According to FLIR, these scopes are so accurate at longer distances because they are built around a new, high-performance 12-micron Boson thermal camera core. Previous thermals were built with 17-micron cores. They worked well, but the new 12-micron versions allow more pixels, which translates to increased optical magnification, cleaner images and a better field-of-view.

Both units will look out into complete darkness and discern even the smallest variations in heat signatures. You can clearly see an animal at 200 yards at night and distinguish it from that still-warm rock—with practice, of course. Like most high-tech, thermal detection has its own learning curve.

ThermoSight Pro Series PTS736

According to FLIR, “both new ThermoSight Pro models offer 60Hz video refresh rates, 320x256 thermal resolution, USB-C connectivity, user-controlled imaging palettes, image enhancement filters, and built-in digital compass and inclinometer. Shot-activated onboard recording allows for the internal storage of up to two-and-a-half hours of video or 1,000 JPEG images. ThermoSight Pro models also feature multiple reticle and thermal palette options and crisp iconology and graphic overlays over virtually all backgrounds.”

Both units are also easily adjustable. The controls at the top of the units feature four small buttons positioned around a central “On-Off” button. Press the outside buttons to adjust the thermal color palette, reticle shapes and colors, and image enhancements.  

The units also feature built-in quick-detach mounts that easily mount onto Picatinny and Weaver-style rails.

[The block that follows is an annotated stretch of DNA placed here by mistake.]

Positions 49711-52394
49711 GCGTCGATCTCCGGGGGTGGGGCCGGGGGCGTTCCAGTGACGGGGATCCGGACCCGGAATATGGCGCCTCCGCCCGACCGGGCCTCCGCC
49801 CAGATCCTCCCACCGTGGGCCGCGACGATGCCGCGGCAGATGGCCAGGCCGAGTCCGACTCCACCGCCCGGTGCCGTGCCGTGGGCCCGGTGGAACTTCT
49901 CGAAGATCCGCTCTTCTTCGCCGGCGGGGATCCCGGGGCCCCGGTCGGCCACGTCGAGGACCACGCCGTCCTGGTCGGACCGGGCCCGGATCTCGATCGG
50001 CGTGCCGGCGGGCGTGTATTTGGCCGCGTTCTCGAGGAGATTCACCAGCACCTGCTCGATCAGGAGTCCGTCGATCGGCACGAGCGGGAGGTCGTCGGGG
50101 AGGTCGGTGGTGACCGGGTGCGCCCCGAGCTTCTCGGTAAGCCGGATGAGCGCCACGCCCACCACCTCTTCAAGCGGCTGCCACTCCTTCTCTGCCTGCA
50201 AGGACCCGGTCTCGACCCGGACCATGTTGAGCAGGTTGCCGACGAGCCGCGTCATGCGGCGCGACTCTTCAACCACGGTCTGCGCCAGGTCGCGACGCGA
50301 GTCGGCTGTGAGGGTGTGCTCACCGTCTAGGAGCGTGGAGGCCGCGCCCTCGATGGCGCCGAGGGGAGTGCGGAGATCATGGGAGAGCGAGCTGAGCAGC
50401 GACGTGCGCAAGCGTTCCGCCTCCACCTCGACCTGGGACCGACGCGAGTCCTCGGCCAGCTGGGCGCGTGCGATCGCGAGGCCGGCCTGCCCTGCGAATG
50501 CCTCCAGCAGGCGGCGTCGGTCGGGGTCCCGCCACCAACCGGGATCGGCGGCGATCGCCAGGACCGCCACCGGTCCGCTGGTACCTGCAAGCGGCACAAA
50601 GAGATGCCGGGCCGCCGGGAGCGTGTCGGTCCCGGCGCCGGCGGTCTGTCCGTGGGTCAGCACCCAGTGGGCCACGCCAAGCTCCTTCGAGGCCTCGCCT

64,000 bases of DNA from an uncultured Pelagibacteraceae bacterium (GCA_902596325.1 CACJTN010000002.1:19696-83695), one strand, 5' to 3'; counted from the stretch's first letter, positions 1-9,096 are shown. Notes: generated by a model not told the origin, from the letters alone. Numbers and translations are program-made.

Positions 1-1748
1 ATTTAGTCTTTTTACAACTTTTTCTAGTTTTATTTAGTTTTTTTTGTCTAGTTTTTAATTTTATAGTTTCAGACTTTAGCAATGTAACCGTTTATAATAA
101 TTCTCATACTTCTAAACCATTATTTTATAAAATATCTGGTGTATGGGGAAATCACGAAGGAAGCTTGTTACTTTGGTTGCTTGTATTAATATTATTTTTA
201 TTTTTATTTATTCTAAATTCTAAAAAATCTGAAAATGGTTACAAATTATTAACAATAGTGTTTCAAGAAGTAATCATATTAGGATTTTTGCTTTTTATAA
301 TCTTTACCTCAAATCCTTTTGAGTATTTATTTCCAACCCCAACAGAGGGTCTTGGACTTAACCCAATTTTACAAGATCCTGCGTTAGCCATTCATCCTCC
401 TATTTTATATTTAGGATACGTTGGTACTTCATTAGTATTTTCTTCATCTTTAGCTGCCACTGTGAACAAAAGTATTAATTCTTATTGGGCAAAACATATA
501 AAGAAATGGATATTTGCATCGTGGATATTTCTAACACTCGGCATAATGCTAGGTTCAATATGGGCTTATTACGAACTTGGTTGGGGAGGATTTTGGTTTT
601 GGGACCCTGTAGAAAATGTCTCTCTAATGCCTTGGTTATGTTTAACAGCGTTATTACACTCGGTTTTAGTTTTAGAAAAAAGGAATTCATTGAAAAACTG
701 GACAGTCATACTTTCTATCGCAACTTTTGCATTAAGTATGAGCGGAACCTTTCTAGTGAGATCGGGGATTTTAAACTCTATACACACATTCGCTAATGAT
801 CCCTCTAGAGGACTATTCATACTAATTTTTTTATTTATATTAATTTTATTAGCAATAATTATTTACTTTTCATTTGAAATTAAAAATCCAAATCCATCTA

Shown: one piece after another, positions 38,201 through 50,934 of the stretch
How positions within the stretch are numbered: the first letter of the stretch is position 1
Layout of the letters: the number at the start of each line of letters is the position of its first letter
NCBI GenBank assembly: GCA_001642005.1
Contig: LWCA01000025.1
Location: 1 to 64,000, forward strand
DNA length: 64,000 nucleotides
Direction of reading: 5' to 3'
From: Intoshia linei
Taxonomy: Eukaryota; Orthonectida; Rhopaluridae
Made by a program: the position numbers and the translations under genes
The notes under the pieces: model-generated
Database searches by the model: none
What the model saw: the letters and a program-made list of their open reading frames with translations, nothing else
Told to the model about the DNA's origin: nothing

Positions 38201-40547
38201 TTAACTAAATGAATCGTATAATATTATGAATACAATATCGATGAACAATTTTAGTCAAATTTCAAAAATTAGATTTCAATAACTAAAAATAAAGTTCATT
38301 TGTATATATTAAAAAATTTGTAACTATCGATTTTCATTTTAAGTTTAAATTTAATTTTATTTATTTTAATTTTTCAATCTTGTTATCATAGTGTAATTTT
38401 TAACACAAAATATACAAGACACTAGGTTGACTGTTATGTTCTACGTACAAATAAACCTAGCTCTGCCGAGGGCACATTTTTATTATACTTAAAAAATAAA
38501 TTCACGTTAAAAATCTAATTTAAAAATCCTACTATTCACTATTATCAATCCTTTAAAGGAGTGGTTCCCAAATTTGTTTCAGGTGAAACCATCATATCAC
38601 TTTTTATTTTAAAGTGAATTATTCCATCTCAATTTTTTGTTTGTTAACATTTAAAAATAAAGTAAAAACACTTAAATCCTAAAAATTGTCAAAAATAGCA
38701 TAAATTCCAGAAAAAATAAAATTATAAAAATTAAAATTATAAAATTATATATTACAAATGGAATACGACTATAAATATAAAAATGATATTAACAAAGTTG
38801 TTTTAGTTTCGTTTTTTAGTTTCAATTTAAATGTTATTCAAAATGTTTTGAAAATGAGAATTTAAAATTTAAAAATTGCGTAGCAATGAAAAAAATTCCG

This is thermal, so even though prices keep decreasing, the technology is not inexpensive. The PTS536 has an MSRP of $3,795 and the PTS736 has an MSRP of $4,795. Prices on the internet aren’t any less, either. But for a scope that will let you decide on a head-versus-body shot on a hog, at 2:00 a.m. in pitch black? That kind of technology is going to put a dent in most anyone’s bank account.

Technical Specifications: FLIR ThermoSight Pro Series PTS536
• Detector Type: 320 x 256 VOx Microbolometer
• Digital Zoom: 2X, 4X
• Eye Relief: 45mm
• Field of View: 4.5° x 3.5°
• Focus Range: 10m to infinity
• Image Processing: FLIR Proprietary Digital Detail Enhancement
• Internal Memory: up to 2.5 hours of recorded video or up to 1,000 pictures
• Operating Temperature: -4°F to +122°F
• Size (L x W x H): 10.2″ × 2.7″ × 3.3″
• Weight: 1.78 lbs.
• Lens System: 50mm; F/1.0
• Optical Magnification: 4X
• Reticle Types: dot 4 MOA; line dot; cross center dot; cross; crosshair; "no reticle"
• Mount Types: Picatinny; MIL-STD 1913; Weaver rails
• Includes: CR123A battery (2), battery cassette, spare battery cassette, USB to USB type C cable (3'), lens cloth, quick start guide, hard carrying case
• MSRP: $3,795; flir.com

Technical Specifications: ThermoSight Pro Series PTS736
• Detector Type: 320 x 256 VOx Microbolometer
• Digital Zoom: 2X, 4X
• Eye Relief: 45mm
• Field of View: 3° x 2.5°
• Focus Range: 10m to infinity
• Image Processing: FLIR Proprietary Digital Detail Enhancement
• Internal Memory: Up to 2.5 hours of recorded video or up to 1,000 pictures
• Operating Temperature: -4°F to +122°F
• Size (L x W x H): 11.1″ × 3.5″ × 3.7″
• Weight: 2.14 lbs.
• Lens System: 75mm; F/1.0
• Optical Magnification: 6X
• Reticle Types: dot 4 MOA; line dot; cross center dot; cross; crosshair; "no reticle"
 Mount Types: Picatinny; MIL-STD 1913; Weaver rails
• Includes: CR123A battery (2), battery cassette, spare battery cassette, USB to USB type C cable (3'), lens cloth, quick start guide, hard carrying case
• MSRP: $4,795; flir.com